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Safer standards for nursing care unveiled as public fear effect of shortages

·4-min read
<p>The Royal College of Nursing hopes new professional standards will help nurses to challenge poor staffing</p> (PA)

The Royal College of Nursing hopes new professional standards will help nurses to challenge poor staffing


New standards for the safe working of nurses across hospital wards, care homes and in the community have been set out by the Royal College of Nursing, for the first time in its 100 year history.

In a bid to underline the safety-critical nature of expert nurses in healthcare, the RCN hopes the minimum standards will be used to force improvements in safe staffing levels and the treatment of nurses across the country by NHS trusts and other employers.

It comes as a new poll finds a majority of adults believe there are not enough nurses to provide safe care. There are 50,000 nursing vacancies across the NHS and research has repeatedly shown having degree-educated nurses leads to better patient safety.

A major study across 500 hospitals in 12 European countries found for every extra patient a nurse was expected to look after, the chances of the patient dying increased 7 per cent. Other studies have shown replacing degree-educated nurses with less educated staff led to an increase in mortality of 21 per cent.

Despite the research, the UK government and NHS England has consistently opposed tougher ratios of nurses to patients and has invested in new non-degree roles to fill gaps in staffing.

In an interview with The Independent, the RCN president, Dame Anne Marie Rafferty, a professor of nursing policy and advocate for safe staffing said she hoped the standards would empower nurses to push for improvements in their working conditions.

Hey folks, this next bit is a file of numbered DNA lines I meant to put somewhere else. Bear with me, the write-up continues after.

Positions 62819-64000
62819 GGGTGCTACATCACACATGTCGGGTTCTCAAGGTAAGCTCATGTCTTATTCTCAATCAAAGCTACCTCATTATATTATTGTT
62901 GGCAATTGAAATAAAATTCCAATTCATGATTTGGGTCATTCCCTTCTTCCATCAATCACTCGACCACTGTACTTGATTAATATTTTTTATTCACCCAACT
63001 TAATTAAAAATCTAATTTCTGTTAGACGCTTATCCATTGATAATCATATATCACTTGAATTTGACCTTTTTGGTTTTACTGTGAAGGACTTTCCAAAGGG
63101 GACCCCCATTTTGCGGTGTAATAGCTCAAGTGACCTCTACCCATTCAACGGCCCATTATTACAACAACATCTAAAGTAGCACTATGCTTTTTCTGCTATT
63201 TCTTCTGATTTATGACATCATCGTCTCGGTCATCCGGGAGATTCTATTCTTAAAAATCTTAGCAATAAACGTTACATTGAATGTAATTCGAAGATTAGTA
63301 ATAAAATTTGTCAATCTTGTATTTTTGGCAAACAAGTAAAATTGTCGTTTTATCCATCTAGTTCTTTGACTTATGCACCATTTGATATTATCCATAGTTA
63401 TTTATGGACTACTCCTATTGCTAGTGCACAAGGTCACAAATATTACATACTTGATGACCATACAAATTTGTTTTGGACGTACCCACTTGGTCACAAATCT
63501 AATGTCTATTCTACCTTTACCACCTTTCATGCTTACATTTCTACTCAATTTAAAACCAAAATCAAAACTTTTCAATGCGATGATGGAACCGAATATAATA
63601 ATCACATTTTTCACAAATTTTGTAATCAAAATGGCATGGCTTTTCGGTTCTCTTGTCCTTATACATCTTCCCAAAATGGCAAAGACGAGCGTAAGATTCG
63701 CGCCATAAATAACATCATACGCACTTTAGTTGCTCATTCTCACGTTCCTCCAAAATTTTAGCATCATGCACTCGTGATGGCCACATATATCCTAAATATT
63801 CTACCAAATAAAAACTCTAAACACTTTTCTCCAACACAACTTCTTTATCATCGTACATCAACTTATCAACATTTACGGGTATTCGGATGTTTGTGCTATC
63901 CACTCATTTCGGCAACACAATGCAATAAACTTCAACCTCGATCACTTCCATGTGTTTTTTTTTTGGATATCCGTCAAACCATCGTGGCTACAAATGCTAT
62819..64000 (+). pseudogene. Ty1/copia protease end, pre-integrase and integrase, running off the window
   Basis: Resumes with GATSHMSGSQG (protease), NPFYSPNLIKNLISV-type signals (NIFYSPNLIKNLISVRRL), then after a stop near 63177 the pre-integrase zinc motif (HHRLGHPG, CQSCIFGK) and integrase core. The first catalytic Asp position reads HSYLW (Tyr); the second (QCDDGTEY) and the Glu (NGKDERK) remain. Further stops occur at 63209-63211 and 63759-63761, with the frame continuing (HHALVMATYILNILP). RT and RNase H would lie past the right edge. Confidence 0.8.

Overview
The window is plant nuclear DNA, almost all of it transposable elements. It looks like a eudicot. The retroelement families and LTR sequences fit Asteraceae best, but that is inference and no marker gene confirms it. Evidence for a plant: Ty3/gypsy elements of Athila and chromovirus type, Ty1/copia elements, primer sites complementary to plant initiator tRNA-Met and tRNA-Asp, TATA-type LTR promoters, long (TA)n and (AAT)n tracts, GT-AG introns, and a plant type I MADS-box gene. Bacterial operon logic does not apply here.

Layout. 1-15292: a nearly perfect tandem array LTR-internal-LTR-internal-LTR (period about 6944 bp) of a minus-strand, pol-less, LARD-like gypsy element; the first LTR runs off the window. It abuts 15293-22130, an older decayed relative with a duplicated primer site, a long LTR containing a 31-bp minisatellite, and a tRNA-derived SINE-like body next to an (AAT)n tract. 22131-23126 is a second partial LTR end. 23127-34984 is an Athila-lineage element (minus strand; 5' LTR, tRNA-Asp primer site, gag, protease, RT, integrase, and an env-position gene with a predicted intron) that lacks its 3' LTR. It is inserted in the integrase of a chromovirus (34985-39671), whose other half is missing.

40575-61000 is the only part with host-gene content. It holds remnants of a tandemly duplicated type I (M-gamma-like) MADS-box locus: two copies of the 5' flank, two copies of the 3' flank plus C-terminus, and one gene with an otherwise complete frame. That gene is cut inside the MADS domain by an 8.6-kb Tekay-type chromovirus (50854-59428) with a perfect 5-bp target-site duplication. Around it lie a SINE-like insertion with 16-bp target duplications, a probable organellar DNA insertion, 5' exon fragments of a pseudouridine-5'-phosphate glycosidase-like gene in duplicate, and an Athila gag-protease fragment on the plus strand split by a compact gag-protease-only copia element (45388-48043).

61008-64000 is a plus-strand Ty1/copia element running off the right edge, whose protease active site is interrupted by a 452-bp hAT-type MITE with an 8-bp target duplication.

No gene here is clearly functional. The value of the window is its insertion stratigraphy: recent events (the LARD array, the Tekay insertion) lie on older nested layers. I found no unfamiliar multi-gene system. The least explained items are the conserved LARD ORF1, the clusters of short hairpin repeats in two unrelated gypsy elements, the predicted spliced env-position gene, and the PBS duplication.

She said nurses were “safety critical” and the best “insurance policy” to have on busy hospital wards.

“These standards are designed to empower nurses with expectations about what employers should provide in the workplace. They’re covering a whole range of elements that haven’t previously been included in any guidance.

“They’re partly aspirational, inevitably, but they’re sending a very clear signal and I think it gives nurses a really good set of checks, to come to a clear judgement that they can then articulate to management.”

She warned the standards were needed because of the threat to nursing post-pandemic – with high levels of anxiety, post traumatic stress and some surveys showing up to a third of nurses considering leaving their profession.

The new standards set out expectations that hospitals and other employers should meet when planning their staffing levels. This includes detailed demands about the way rotas are designed, who should be included and the involvement of senior registered nurses. They also set out demands on nurses health and wellbeing and their wider treatment.

The RCN, which is both a professional body and a trade union, said it would back any member who challenged their trust or employer if the standards were not being met.

The standards could also be used in other settings such as employment tribunals as well as investigations by the Nursing and Midwifery Council or other regulators.

Wendy Preston, head of nursing practice at the RCN told The Independent: “We looked to see what professional guidance there is around the nursing workforce, and there’s a real scarcity of evidence.

“As the professional body for nursing and the largest trade union, we felt we were best placed to develop the standards. These are UK wide and they cover all settings.

“Every nurse will be able to see where there’s something in the standards that could be a change lever with their own employer.”

A new poll by the RCN found one on four adults were worried they or their families would not get the care they needed because of a lack of staff with 7 out of 10 saying there were not enough nurses to deliver safe care.

RCN acting general secretary Pat Cullen, said: “The survey shows that patients experience nursing staff being rushed off their feet and want to know what is being done about it. At no time has this been more evident than during the pandemic.

“The shortage of nursing staff across all specialisms in the profession, in the NHS and independent sector, compromises patient safety. These standards must be consistently applied across the UK.

“Nursing is the largest safety critical profession in healthcare and it's vital that we have the right staff, with the right skills, in the right place, at the right time.”

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